By Don Lowe

Seneca High School Teacher of the Year recipient Leah Throneberry, who teaches US history and AP US history to juniors and seniors, had a different career in mind at one point in time. 

   “I actually started off as a vocal performance major wanting to do opera,” Throneberry recalled. “I ended up going to Europe after being a camp counselor in New Hampshire and backpacked around and visited some incredible historical landmarks that made me want to change my major to history. 

   “I never wanted to be a history teacher. I wanted to be an archeologist and anthropologist, basically Indiana Jones. Once I realized I wanted to do more in history, it just kind of happened that I fell into teaching. 

   “It honestly wasn’t until my student-teaching year when I was at Webb City High School when it really sunk in that I liked it. I liked getting excited about history.” 

   As for US history specifically, Throneberry said, “I love that it’s always changing and not the same thing every year. New studies and new perspectives come out all the time. And I love talking about it.” 

   Throneberry enjoys every aspect of teaching, and she said, “I love that it’s different every year. New kids are a new generation, and they have a different vibe. 

   “I love the sense of community at school. I love the relationships with the kids, and I particularly love it when they come back and talk about their adventures and how much they learned outside of high school. I love seeing them grow. I love seeing them change.” 

   It’s all about these young people, and Throneberry said, “I honestly believe my students will change the world. Whether they become engineers that create a new solution to energy or become stay-at-home moms and utilize their positive energy, I believe they will make an impact.”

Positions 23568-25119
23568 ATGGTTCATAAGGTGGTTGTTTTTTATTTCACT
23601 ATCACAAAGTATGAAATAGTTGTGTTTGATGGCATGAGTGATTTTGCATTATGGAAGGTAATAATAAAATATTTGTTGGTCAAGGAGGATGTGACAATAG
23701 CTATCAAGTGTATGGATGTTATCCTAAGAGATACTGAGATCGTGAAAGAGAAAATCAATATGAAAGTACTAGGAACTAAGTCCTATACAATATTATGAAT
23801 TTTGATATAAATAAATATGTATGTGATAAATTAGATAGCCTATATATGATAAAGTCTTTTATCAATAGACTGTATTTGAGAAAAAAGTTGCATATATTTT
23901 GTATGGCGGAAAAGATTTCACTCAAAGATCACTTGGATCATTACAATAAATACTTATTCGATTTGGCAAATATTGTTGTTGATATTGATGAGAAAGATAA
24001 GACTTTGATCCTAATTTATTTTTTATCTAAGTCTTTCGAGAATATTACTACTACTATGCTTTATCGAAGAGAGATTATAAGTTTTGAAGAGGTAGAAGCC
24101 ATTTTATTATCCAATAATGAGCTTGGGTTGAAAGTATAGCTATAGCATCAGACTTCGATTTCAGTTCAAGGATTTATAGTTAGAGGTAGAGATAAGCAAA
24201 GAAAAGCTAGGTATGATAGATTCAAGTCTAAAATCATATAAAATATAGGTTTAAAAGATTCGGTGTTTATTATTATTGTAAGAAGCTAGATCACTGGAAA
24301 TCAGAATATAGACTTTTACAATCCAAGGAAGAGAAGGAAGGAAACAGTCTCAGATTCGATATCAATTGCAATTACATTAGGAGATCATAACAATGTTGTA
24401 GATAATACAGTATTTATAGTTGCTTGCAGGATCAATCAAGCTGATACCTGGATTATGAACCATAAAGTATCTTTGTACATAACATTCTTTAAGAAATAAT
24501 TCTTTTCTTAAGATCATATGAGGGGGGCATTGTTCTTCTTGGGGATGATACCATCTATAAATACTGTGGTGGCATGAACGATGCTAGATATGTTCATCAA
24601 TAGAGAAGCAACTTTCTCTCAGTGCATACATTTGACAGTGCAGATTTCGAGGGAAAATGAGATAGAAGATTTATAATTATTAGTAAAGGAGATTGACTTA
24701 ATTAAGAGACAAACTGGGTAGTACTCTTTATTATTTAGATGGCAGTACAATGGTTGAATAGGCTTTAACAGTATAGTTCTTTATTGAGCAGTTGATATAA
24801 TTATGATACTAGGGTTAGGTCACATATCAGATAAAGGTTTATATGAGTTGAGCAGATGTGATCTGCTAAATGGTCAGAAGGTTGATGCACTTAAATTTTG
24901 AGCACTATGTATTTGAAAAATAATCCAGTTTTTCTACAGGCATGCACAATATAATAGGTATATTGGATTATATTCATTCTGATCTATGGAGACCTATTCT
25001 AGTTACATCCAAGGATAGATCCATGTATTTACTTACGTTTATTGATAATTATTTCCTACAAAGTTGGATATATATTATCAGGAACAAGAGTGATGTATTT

While Throneberry gets a great deal of satisfaction teaching, the most difficult challenge is when any student struggles. “You just want to do all the right things, but you can’t. They have to want it.” 

   There’s no doubt Throneberry wants to teach and is quick to credit those who have helped her be successful in this role. “I’m still shocked to have gotten the award (Teacher of the Year) and it would not have happened if I didn’t have a rock-solid administration like my building principals, Dan Hueller and Jeff Brown, supporting me. 

   “My department has given me the creative freedom to have a truly unique and inclusive classroom that is a welcoming and safe space for my students. I am also lucky enough to have a superintendent, Dr. Brandon Eggleston, who saw me as an aspiring teacher early on and gave me my first job at Seneca.” 

   Adding more perspective, Throneberry said, “Great teachers are not just born. They are made by the encouragement of the administration and leadership that guides them through their examples. 

   “I’ve been extremely lucky to have the best examples at Seneca, and my success is their success, because we truly are a family and a community that cares for one another. I’m so thankful for being part of this experience and being a staff member at Seneca High School.” 


Seneca Teacher of the Year Leah Throneberry Fast Facts

Age: 29   

Spouse: Brad Throneberry

Children: Logan Wayne Throneberry (5 years old) and Daisy Faye Throneberry (9 months old)

Profession: US History and AP US History Teacher at Seneca High School

College: University of Colorado at Colorado Springs and Missouri Southern State University (MSSU)     

Degree: History degree (University of Colorado) and Bachelor of Teaching in Social Sciences (MSSU)     

Favorite U.S. History Event: All the Cold War, specifically the 1980 Winter Olympics and the perception of Russian athletes in America (i.e., Miracle on Ice hockey game is my favorite thing to talk about from the Russian perspective).

Away from the Classroom: I play soccer with my son. I enjoy running marathons, and my goal is to do a triathlon this summer. My kids at home and school keep me busy, but I do enjoy a good book or two.


   See more photos in our January 2022 print edition